SS v UK 40356/10 54466/10  ECHR 520
The following is on BAILII with neutral citation numberB:
Information Note on the Court’s case-law 185
S.S. and Others v. the United Kingdom (dec.) - 40356/10 and 54466/10
Decision 21.4.2015 [Section IV] See:B & M
Alleged discrimination in entitlement to social security benefits of prisoners in psychiatric care compared to other persons detained for psychiatric treatment: inadmissible
Facts - Under the relevant domestic legislation prisoners were not entitled to social security benefits while serving a prison sentence, including during any periods they were required to spend in psychiatric hospital pursuant to the Mental Health Act 1983. Conversely, persons not sentenced to a term of imprisonment but who were detained for psychiatric treatment either as civil patients under section 3 of the 1983 Act or as an alternative to prison under section 37 of the Act (“section 37 patients”) retained their entitlement to benefits.
The applicants were all convicted and sentenced prisoners who had served, or were serving, part of their sentences in psychiatric hospitals under the relevant provisions of the 1983 Act. In their application to the European Court, they complained that denying them the social security benefits that were paid to other patients being treated under the Act was contrary to Article 14 of the Convention, read in conjunction with Article 1 of Protocol No. 1.
Law - Article 14 in conjunction with Article 1 of Protocol No. 1: It was undisputed that social security benefits fell within the ambit of Article 1 of Protocol No. 1 and that the status of prisoner was covered by the term “other status” in Article 14. Article 14 was thus applicable.
(a) Analogous position: The Court reiterated that prisoners did not forfeit their Convention rights in prison, although the manner and extent to which they could enjoy them would inevitably be influenced by the context. Whether or not a prisoner could, for the purposes of Article 14, claim to be in an analogous position to other categories of the population depended on the subject-matter of the complaint. Although the applicants had asserted that the appropriate comparator group in their case was other detained patients, the Court considered that in reality the applicants had significant elements in common both with other patients and other prisoners. While their stay in hospital undoubtedly served a curative purpose, and not a punitive one, as a matter of domestic law they remained under a sentence of imprisonment. Accordingly, even if it was accepted that the applicants were in all other respects under the same legal regime as section 37 patients, the difference between the two groups in terms of criminal-law status could not be regarded as insignificant or irrelevant. Although this did not preclude a comparison with section 37, the applicants’ status as prisoners was “very relevant” to the assessment of compliance with the other requirements of Article 14.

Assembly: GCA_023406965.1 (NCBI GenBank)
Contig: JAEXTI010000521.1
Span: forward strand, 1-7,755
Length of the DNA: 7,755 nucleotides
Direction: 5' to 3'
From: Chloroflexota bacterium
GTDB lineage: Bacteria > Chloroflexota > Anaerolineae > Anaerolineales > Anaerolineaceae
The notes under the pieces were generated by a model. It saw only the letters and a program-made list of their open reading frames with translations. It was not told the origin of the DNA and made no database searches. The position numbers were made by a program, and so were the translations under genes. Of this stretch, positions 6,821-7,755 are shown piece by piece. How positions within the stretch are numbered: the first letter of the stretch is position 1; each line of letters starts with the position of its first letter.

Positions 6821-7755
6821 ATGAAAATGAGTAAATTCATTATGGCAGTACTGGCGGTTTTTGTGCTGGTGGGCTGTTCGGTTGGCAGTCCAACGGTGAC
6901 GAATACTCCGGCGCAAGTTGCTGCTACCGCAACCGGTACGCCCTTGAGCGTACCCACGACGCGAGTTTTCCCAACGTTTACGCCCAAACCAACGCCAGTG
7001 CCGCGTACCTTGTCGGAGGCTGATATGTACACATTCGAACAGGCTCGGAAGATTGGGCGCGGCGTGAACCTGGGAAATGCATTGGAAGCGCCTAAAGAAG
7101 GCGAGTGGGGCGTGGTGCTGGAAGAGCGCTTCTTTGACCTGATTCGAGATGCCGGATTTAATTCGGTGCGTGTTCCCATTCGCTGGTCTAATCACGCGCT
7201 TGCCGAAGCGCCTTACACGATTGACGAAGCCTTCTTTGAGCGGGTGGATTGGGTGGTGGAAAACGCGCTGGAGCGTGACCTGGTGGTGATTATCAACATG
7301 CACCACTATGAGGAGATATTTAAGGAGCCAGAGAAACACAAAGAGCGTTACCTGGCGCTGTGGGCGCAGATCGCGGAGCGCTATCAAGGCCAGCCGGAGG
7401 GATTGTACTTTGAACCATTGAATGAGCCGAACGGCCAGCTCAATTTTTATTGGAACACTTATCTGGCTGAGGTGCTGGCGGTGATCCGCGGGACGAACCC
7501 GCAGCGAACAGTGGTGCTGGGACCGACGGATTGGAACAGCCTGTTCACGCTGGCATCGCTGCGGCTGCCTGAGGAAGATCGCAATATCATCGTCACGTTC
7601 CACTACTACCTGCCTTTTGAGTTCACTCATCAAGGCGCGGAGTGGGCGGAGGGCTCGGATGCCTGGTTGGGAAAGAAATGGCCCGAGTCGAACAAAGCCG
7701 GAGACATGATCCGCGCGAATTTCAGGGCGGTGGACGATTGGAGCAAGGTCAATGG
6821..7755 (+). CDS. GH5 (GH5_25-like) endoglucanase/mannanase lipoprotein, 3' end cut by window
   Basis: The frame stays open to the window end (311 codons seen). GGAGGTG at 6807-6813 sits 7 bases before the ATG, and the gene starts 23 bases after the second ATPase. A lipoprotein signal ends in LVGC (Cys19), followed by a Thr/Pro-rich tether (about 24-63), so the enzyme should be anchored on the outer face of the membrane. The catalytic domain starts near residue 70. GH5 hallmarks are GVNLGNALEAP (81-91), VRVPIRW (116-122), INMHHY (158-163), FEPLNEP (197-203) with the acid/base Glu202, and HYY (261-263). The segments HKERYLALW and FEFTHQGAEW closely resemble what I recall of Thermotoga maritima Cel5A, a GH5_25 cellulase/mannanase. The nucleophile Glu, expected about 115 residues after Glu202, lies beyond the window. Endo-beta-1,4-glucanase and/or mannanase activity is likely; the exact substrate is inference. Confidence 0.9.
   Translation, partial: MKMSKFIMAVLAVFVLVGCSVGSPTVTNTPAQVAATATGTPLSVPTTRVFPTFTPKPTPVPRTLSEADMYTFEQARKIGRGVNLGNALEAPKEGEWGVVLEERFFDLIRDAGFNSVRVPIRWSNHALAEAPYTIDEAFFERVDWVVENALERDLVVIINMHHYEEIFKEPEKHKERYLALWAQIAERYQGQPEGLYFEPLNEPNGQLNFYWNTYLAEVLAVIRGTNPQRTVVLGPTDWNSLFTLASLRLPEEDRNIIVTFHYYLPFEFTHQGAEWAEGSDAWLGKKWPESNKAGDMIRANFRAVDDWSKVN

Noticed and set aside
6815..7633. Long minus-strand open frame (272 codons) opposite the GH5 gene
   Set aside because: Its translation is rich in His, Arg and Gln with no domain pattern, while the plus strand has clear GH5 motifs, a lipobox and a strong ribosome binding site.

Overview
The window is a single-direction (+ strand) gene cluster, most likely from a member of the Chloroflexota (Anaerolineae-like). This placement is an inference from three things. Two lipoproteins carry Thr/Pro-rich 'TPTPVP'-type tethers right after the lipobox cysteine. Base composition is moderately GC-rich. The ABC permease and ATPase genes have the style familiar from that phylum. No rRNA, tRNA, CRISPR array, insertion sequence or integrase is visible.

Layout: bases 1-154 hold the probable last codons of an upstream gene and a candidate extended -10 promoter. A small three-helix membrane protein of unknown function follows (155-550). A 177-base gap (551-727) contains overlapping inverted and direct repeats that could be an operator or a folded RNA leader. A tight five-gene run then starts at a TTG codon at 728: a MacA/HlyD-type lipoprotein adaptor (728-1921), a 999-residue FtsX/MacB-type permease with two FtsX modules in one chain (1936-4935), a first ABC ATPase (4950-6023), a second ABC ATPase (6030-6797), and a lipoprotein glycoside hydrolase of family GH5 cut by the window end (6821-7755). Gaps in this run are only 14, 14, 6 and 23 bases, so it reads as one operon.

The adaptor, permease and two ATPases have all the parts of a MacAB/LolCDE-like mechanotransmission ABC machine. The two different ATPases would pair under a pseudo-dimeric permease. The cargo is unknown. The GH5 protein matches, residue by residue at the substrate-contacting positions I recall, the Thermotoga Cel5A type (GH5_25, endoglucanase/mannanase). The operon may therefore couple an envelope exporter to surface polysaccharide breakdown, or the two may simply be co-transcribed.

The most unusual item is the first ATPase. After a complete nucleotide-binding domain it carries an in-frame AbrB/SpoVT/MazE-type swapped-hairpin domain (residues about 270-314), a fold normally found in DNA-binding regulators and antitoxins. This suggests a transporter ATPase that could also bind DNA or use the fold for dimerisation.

(b) Objective and reasonable justification: The Court accepted as being within the respondent State’s broad margin of appreciation, both as a matter of penal and social policy, the decision to apply a general rule disqualifying convicted prisoners from social security benefits. It followed that the aim of the relevant regulations, which was to apply this exclusionary rule consistently and to correct anomalies, could not be said to be manifestly without reasonable foundation. Fully assimilating the categories of serving prisoners and prisoners transferred to a psychiatric hospital for the purposes of social security could not be said to be lacking in justification, but instead fell within the range of permissible choices open to the domestic authorities.
Nor did the Court discern any failure to respect the requirement of proportionality. The exclusion from entitlement to social security benefits was no broader than necessary, being coterminous with the sentence of imprisonment. In the case of a determinate sentence, those detained beyond what would normally have been the date of release had their entitlements restored, placing them on the same footing as other detained patients. Until such time, the applicants’ essential needs, material and medical, were met in any event and they received an allowance to meet their incidental expenses. No different analysis was called for in respect of the two applicants subject to a life sentence who had already served the minimum term imposed on them.
Accordingly, the difference in treatment complained of did not constitute discrimination contrary to Article 14 of the Convention.
Conclusion: inadmissible (manifestly ill-founded).
(See also Shelley v. the United Kingdom, 23800/06, 4 January 2008, Information Note 104; Clift v. the United Kingdom, 7205/07, 13 July 2010, Information Note 132; and Stummer v. Austria [GC], 37452/02, 7 July 2011, Information Note 143)
© Council of Europe/European Court of Human Rights
This summary by the Registry does not bind the Court.